Skip Navigation

Home Projects Publications Archives About Sign Up or Log In

Purdue OWL: Writing for the Engineering Classroom

Screenshot
The Purdue OWL recently created this helpful resource for incorporating writing instruction into engineering classrooms, which may be useful for engineering instructors and teaching assistants. Created with support from the National Science Foundation's Research Initiation Grant in Engineering Education (RIGEE), these resources are designed with two purposes. The first is to support students in developing their writing skills; the second, to help students understand engineering concepts through writing exercises. With these dual aims in mind, this collection highlights six kinds of writing prompts that instructors might use with engineering students. These consist of conceptual writing prompts aimed at asking students to explain engineering concepts, such as fluid mechanics, in writing. Others include explain-a-problem writing prompts, which are designed to accompany engineering computational problems; how stuff works writing prompts (one example: "Explain how the gears of a bicycle work? What is changing when you change gears?"); real-world example writing prompts; design-a-problem writing prompts; and open-ended design writing prompts (one example: "Design a viewing platform that hangs over the Grand Canyon.").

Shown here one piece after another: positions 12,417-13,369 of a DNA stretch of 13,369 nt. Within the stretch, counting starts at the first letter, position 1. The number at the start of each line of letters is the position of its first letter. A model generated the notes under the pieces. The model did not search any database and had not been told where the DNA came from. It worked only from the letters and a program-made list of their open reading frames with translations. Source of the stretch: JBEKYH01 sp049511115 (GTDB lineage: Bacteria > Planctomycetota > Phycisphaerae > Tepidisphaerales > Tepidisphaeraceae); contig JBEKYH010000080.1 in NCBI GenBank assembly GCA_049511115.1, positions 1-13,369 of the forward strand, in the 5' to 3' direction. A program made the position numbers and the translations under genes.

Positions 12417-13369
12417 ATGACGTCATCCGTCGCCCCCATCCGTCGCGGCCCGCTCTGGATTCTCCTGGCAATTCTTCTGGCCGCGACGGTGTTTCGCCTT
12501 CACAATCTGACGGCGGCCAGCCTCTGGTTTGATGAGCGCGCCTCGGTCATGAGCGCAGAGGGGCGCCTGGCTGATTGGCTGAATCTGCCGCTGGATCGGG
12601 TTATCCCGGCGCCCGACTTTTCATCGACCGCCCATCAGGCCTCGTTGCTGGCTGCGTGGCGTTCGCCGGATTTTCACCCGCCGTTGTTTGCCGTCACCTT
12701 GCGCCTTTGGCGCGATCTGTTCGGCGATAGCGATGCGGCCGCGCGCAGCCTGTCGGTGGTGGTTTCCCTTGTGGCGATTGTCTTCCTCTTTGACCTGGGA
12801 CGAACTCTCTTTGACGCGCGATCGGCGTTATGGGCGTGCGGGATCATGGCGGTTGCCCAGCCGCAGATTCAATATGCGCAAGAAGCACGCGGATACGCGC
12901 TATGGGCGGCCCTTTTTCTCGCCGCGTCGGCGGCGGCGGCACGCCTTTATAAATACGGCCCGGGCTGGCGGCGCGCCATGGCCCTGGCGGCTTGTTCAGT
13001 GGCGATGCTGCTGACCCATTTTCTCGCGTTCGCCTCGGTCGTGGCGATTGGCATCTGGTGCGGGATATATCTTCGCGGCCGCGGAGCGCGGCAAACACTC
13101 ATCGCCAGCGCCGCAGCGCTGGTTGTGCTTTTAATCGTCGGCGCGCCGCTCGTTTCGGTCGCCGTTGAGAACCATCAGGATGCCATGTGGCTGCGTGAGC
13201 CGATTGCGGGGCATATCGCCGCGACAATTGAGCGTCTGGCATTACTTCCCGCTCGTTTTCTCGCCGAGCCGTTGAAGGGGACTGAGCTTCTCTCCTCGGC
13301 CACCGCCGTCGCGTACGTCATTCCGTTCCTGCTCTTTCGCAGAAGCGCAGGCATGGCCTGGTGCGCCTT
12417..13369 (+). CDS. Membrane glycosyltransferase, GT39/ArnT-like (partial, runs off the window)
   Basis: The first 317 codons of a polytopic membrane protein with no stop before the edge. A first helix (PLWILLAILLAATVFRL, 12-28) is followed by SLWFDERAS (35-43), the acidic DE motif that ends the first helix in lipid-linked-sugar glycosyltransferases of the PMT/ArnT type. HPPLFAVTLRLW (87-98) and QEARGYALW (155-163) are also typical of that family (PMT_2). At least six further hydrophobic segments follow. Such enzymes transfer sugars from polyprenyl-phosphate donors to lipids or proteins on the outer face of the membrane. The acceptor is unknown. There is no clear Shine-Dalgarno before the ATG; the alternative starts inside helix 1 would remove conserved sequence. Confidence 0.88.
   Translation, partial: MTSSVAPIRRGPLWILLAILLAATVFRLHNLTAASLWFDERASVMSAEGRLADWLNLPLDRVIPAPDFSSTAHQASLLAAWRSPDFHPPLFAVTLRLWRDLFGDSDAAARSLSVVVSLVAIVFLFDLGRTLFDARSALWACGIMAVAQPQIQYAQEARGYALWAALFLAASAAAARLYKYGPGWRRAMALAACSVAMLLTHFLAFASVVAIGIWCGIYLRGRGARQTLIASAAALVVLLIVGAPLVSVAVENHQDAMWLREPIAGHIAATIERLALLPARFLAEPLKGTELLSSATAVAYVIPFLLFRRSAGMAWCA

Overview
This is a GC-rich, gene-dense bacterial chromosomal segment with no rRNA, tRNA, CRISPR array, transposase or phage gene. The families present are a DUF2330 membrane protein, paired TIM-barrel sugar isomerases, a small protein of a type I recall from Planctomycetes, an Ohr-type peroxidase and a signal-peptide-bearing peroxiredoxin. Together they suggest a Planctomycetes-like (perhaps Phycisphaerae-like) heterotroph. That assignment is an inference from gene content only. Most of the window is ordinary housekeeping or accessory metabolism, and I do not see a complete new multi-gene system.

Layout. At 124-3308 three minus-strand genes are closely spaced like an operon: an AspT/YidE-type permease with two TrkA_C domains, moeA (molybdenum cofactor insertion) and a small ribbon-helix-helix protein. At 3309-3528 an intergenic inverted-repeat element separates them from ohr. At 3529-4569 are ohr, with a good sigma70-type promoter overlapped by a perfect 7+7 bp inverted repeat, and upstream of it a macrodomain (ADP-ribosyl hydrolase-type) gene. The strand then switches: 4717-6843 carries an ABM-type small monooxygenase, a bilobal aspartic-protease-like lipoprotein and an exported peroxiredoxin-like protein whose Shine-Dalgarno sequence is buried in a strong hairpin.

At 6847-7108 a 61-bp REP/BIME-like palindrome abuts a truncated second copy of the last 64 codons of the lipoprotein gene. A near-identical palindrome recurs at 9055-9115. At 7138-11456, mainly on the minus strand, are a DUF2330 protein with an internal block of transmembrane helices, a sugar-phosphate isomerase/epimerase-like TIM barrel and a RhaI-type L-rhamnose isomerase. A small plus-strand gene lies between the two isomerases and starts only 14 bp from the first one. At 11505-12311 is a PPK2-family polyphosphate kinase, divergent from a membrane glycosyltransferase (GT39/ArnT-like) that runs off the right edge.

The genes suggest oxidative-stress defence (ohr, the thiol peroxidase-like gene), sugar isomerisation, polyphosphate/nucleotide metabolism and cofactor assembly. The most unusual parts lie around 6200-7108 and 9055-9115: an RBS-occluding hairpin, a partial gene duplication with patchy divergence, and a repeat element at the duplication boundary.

?  Cumulative Rating:
Classification
GEM Subject
Publisher
Language
Scout Publication
Date of Scout Publication 2018-04-27
Archived Scout Publication URL https://scout.wisc.edu/report/2018/0427

Resource Comments

(no comments available yet for this resource)